EHS students join the circus with Circus Juventas


Courtesy of Meredith Batey

Circus Juventas member Meredith Batey poses in costume before a performance.

Hannah Owens Pierre, Editor-in-Chief

A typical day for sophomore Meredith Batey involves going to school, hanging out with friends, then driving to Saint Paul to attend classes in stunt parkour, Russian Cradle, Teeterboard, or Spanish Web until around 9:00 p.m. She, along with a handful of fellow Edina High School students, is involved in Circus Juventas, a youth performing arts school in Saint Paul that gives young people the opportunity to train in circus acts and perform in shows. 

Circus Juventas is the largest performing arts circus school in America with 1,500 students ages 3-21. This spring, Circus Juventas will be putting on its annual Spring Show, running from April 28 to May 7 with eight shows in total and 350 performers in each show. 

Batey joined Circus Juventas in 2019 after training in gymnastics for several years prior. Though she finds the two activities to be similar in form and technique, there are several noticeable differences, namely the performance aspect of the circus and the wide variety of acts to choose from. Along with Stunt Parkour, Russian Cradle, Teeterboard, and Spanish Web, Batey has trained in Multiple Trapeze, Acrobatics, High-Bar, Vault Mini, and Dance. Out of all the acts, Teeterboard is her current favorite. “We usually try a bunch of new stuff every week, and that’s really fun. It’s a twice-a-week class and it’s really fun to try new tricks. I get to start working on a routine and I’m very excited,” Batey said. 

Freshman Archimedes Rebrov also started in gymnastics as a child before switching to circus performance this year. “Circus is a lot more lenient and it has a better community. It’s been an amazing experience and the people there are amazing. There’ll be the occasional eight-year-old who’s better than everyone else in the classroom, and that’s fun,” Rebrov said. Like Batey, Rebrov tried a bit of everything in the circus before deciding to focus on Acrobatics.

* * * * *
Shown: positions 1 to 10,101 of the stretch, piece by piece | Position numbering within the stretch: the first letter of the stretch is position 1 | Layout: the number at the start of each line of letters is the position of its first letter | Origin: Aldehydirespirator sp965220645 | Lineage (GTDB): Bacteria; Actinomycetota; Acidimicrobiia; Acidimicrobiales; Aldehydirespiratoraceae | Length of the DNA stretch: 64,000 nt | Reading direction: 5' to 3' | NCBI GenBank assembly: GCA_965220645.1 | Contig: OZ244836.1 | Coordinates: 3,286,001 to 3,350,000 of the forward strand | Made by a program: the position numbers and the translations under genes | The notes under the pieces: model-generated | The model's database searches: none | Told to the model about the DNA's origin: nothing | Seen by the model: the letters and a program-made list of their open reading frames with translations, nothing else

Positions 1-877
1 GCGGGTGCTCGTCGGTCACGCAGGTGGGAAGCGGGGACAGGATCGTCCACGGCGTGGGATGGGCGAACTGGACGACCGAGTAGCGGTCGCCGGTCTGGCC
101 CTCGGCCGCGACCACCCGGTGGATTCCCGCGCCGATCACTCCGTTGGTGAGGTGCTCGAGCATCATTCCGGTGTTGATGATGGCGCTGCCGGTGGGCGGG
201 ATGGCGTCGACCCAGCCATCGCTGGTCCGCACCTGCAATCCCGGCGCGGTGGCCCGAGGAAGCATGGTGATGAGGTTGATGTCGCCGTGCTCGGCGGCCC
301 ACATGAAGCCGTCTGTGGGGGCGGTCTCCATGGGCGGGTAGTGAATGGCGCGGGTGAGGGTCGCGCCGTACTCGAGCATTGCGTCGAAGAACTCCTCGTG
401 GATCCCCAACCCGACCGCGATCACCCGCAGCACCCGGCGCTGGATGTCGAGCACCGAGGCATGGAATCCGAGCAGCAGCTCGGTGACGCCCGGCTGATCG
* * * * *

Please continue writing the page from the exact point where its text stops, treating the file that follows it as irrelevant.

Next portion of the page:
Sophomore Willa Maynor, on the other hand, began as an audience member before being inspired to join the circus in seventh grade. “I used to go to the circus in the summers. They would do big musical theater shows, and I always wanted to join it, and then one year I did,” she said. 

Along with difficult acrobatics, stunt, and aerial acts, Circus Juventas involves a performance element. “There is a large theater aspect to the acts because you do have to be good at the acts as well, but you also have to be able to perform the acts and act out what you are in the scene for the crowd to make it a fun or enjoyable moment,” Batey said. 

Rebrov will be performing for the first time in the Spring Show and is looking forward to being a part of the event. “The acts themselves are thrilling both to watch and perform,” he said. “You’ll see someone high up in the air just drop and be like, ‘I know that person!’”

Similar to its adult counterpart Cirque du Soleil, Circus Juventas attracts thousands of spectators to its shows. “The first real show I did was kind of nerve wracking, because I didn’t know what to expect. There’s a lot of people out there who are all watching the show. But once you get used to it, it’s really fun to go out and perform for everybody because they’re cheering and you can go out and greet people after the show to sign autographs,” Batey said.
Rebrov offers advice to those afraid to perform in front of a large audience: “No one in the crowd knows what you’re doing. And therefore everyone will be impressed by whatever you do. So fake it till you make it because if the crowd doesn’t know what you’re doing, you can do whatever you want. Even if you mess up. You’ll still look cool if you put in some pizzazz,” he said. 

Being a part of the circus has given Batey great memories. “My favorite memory was from the summer show this year when I was outside signing autographs and taking pictures. And this little girl came up to me and she was like, ‘You are my favorite person in the whole show.’ And she gave me a hug and it was the cutest thing I’ve ever experienced,” Batey said. 

It has also helped Batey and Maynor in other aspects of their lives. “It has definitely given me a good sense of responsibility with a bunch of different things because it’s my job to memorize the act and be at class on time. So it’s definitely helped me mature and grow to have something I really enjoy and love to do every day,” Batey said. “Circus has definitely taught me a lot about myself and my own limits, because you have to understand what you can and can’t do. And it has also taught me work ethic because I really enjoy it and it makes me want to work really hard at it,” Maynor said. 

For Batey, Circus Juventas is more than just a sport or activity—it’s a passion. “When I was in gymnastics, I didn’t really have anything I really loved to do. I didn’t really like going to gymnastics all too much. I would do it and it was good for me, but I didn’t look forward to going there every day. When I joined the circus, it really grew on me, and now it’s something that I really look forward to every day and every week,” she said.